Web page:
“It was interesting, coming in (to) a very well known personality through a less well-known character: his best friend Nicholas Elliott, that no-one knew anything about, who really represents all of us. The one betrayed by an extraordinary charismatic sociopath.
“I wanted to play him rather than – which you might think is odd – rather than the extraordinary sort of sociopath. It’s always interesting to be the guy who was devoted, and loyal, and utterly blinkered.”
Pearce, best known for his starring role in Christopher Nolan’s 2000 film Memento, had the challenge of portraying the subtle duplicity of a man who’s been betraying his closest friends and his country for decades, working closely alongside Lewis to tackle the programme’s complex themes of loyalty, trust and male friendship.
“Complex themes and complex characters need talented actors, and he is one – and also, now we know, just a lovely bloke to boot,” Lewis says of Pearce.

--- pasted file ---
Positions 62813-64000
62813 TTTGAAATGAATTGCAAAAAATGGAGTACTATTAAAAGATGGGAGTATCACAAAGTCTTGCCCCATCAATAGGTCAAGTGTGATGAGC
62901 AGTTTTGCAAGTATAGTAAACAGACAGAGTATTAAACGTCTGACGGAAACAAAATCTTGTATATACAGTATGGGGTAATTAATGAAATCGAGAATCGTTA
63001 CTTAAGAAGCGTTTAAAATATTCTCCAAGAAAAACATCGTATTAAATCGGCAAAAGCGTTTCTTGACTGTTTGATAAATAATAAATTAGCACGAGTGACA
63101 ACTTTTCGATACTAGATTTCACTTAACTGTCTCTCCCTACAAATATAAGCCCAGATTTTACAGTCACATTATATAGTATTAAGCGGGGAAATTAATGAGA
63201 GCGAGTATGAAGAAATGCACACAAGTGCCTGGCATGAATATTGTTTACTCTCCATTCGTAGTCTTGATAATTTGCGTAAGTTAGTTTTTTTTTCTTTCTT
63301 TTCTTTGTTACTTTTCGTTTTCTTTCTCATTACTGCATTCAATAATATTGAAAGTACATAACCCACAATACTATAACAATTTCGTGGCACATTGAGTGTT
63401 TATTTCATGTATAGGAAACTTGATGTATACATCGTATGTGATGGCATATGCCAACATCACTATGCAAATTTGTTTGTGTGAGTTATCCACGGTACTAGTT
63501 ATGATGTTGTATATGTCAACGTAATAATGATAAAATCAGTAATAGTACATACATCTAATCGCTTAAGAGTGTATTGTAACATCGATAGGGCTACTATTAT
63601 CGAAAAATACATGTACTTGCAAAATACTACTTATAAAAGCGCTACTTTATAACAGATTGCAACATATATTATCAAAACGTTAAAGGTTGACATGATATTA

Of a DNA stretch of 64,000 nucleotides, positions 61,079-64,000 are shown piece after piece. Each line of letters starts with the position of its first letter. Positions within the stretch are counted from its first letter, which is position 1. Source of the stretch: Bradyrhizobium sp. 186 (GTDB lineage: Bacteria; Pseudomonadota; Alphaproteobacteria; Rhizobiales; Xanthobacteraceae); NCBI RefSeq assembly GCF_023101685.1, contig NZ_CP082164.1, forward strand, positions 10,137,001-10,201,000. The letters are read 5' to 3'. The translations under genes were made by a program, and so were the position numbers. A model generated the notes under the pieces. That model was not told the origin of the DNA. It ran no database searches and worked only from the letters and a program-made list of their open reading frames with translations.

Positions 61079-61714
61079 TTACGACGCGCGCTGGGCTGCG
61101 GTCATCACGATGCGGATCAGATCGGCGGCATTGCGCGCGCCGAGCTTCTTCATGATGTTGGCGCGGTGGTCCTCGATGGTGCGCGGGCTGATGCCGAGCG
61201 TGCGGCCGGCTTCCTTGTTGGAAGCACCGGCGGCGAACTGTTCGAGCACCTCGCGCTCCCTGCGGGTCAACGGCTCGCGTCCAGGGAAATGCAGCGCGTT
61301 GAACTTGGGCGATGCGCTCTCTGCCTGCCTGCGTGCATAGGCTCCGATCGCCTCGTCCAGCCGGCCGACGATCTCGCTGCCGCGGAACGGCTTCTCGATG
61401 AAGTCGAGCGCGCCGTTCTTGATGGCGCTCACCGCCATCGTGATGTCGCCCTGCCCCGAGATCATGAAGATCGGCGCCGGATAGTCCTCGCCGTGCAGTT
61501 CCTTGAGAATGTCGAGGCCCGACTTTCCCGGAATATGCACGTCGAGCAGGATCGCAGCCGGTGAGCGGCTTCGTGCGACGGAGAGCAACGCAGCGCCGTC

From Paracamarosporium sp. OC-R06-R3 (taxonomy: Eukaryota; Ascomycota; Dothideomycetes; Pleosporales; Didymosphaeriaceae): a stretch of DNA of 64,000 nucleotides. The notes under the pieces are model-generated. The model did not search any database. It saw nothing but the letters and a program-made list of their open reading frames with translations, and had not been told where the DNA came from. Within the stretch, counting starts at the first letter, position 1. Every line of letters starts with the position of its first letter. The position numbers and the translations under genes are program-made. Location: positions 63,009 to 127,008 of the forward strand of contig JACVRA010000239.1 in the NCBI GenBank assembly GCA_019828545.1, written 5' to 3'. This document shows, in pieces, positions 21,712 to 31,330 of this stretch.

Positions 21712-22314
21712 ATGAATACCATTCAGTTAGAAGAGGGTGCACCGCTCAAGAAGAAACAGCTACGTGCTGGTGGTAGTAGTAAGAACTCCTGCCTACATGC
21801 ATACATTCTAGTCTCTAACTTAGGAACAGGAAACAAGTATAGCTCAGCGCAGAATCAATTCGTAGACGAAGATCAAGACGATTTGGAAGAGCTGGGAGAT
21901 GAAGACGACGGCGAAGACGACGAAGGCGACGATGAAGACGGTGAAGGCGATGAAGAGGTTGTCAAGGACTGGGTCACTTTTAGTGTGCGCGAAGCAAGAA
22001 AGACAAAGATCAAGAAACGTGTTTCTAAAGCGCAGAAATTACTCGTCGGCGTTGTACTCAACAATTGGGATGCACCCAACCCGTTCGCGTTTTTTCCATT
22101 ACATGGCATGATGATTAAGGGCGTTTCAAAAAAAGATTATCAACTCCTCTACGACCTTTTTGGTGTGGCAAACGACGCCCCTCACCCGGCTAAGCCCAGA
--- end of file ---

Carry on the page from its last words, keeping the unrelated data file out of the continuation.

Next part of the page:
“It was a joy from start to finish, working with Guy, who’s a really subtle and nuanced actor, which is exactly what you need for a guy who is successfully betraying his best friends for 30 years, and his country. He did that brilliantly.”
Writer Cary, who is a “big fan” of Macintyre’s books, says that it was a particular challenge to adapt A Spy Among Friends because he didn’t want to “just regurgitate the book”.
“What the book, I felt, gave me was a launching off place from which I could explore, with my imagination, the fallout from a true story,” says Cary, who also worked as a writer and producer on espionage thriller series Homeland.